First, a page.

BIG QUESTION: WHY IS DEMOCRATISING DATA SIGNIFICANT TO THE WORLD WE LIVE IN?
We are constantly being fed information. From social media, to ads on the train, to news report notifications. A lot of the time, we don’t even know what we’re looking at. How can anyone make informed decisions if they are unable to understand and learn from all of this information? Visualising data helps us cut through the noise and gives the audiences information in a clear and concise way. Breaking down complex data into palatable graphics allows people to digest, understand and make their own informed decisions about the information they are being presented.
Imagery is a universal language, that can make information accessible for almost everyone. It allows us to not only show the impact of our story, but also highlight trends, compare outcomes, find patterns, identify missing information, fill in those gaps and so much more.
Knowledge is power.
FUN FACT: Encoding information into a visual language means that it can be rapidly and intuitively decoded – ‘The human brain processes images 60,000 times faster than text.’
So how do we democratise data? With GOOD Design
A good design starts with asking the right questions to figure out what value this piece of data may give the audience. I care about this thing, but why should you?
OUR 3 TOP TIPS FOR GOOD DATA VISUALISATION DESIGN…
1. KNOW YOUR AUDIENCE
Thinking about the audience is key to creating well designed data for them. Where do they live? What platforms are they on? How can we connect with them? Do they respond to emotions or facts? Should we lead them towards the data, or make it available to them where they are?
Mapping out the audience behaviour allows us to figure out how to reach them most effectively. This includes understanding the best way to connect with them, and which elements of the information are most important to them – vs what we should leave out.
2. ACCOUNT FOR ACCESSIBILITY
We need to make sure that the data visualisation is actually accessible to the target audience. This means considering language justice, design for neurodiversity, learning styles and physical/mental accessibility. Are we creating data visualisations that people can understand, process and then remember?
3. CONTENT & CONTEXT
Figure out what we want to achieve and what we want the audience to take away before diving into the design. The goal is to tell them a story with the data content in a context that they can understand and relate to.
And if that wasn’t enough, we’ve added in a few extra…
- TITLES: try to summarise the key message in the chart title. Even better if there’s a limit of 10 words!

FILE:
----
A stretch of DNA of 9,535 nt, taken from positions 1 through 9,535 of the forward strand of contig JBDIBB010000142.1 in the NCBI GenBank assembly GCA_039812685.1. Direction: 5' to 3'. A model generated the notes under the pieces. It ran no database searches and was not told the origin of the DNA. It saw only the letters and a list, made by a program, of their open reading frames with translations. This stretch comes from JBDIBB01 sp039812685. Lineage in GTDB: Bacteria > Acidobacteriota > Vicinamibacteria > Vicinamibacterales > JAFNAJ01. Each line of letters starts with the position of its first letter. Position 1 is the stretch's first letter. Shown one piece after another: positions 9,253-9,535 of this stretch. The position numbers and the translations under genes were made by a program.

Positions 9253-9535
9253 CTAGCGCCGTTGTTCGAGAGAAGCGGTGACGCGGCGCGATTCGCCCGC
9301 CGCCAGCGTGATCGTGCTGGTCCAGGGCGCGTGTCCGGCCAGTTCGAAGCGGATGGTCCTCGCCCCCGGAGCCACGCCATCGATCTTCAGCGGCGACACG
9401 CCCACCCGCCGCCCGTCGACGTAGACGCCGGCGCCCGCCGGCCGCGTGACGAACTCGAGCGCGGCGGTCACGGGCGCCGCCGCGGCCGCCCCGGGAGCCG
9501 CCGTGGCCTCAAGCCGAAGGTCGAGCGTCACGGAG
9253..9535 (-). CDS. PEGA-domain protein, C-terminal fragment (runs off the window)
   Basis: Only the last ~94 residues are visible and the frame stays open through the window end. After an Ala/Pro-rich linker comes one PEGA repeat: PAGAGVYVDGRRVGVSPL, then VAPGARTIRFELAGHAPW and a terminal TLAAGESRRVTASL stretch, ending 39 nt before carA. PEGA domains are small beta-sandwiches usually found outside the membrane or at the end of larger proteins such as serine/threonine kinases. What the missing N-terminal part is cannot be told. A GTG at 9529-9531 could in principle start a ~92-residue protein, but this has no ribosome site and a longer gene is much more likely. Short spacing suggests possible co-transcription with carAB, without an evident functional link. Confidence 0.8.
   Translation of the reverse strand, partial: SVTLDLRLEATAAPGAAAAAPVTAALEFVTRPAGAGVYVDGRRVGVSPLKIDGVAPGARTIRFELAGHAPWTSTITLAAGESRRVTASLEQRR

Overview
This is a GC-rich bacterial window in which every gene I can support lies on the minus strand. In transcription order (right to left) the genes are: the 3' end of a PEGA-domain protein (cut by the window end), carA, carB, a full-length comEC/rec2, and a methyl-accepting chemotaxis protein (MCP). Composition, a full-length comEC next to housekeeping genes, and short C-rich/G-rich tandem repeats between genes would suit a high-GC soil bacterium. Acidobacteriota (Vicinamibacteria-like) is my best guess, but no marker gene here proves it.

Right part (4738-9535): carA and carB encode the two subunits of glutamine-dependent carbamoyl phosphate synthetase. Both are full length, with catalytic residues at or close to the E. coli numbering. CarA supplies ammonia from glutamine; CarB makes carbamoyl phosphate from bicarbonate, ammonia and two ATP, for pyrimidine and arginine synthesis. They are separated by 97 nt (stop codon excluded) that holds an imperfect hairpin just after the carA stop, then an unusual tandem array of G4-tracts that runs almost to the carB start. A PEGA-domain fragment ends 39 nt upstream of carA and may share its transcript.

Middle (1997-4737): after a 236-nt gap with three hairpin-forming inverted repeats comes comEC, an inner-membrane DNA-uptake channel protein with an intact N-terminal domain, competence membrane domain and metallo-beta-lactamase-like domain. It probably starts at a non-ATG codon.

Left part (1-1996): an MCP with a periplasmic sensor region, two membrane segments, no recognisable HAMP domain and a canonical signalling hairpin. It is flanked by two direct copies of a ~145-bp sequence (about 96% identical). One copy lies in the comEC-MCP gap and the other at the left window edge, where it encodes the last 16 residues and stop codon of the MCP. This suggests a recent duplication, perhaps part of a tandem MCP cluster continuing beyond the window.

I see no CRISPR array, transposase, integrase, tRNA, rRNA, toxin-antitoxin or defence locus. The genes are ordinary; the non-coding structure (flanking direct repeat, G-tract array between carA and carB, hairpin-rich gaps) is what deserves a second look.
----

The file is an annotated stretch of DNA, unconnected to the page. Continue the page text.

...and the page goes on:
- WHITE SPACE: don’t be afraid of using white space in the visualisation. A bit of breathing room helps identify and break up pieces of data.
- UNICORN PUKE: don’t over use bright, bold colours when creating the visualisation. This can overwhelm the user and cause them to miss the key message of the design. Basically, don’t make unicorns sick!
- EVERYTHING EVERYWHERE ALL AT ONCE: avoid trying to include everything in one data visualisation. It can be too much and the main message will be lost. Instead, start with the question ‘what is the value of this data visualisation’ and take it from there.
- Moves to impress: animating graphics can add a slick feeling to data visualisation. But animated text is (usually!) a no no. It can easily trigger vestibular disorders and is just not easy to follow.
SO WHAT ARE THE BIG TAKEAWAYS?
Telling stories through data visualisation can be a fun challenge for designers. But are we responsible for making sure the designs communicate it as accurately as possible? Do we have a moral obligation to present data honestly, without skewing people’s views on the information? And is good design really enough to democratise data for everyone?
Raising these questions makes us wonder if it’s even possible to be unconditionally unbiased when it comes to visualising data. According to A Reader on Data Visualization, “it is essential to understand that data and visualisation are not ethically neutral. Data is not unbiased; it is always collected or processed by someone, for some aim.”
Even though data is seen as a trustworthy and scientific fact, it is not always the case. ‘Fake news’ is common, and can be dangerous when followed blindly. It spreads misinformation, which is bad news when people use it to their advantage. For example, Covid numbers were exponentially skewed in China through the way data was presented in order to make the world believe that the problem was solved there. Same thing with the migrant workers’ death toll in Qatar during the last World Cup. Not having a moral compass when dealing with data visualisation is a slippery slope towards deliberate misinformation and deception. I know what you’re thinking: how can we stop that? Stay tuned for part two: How Data Deceives the World.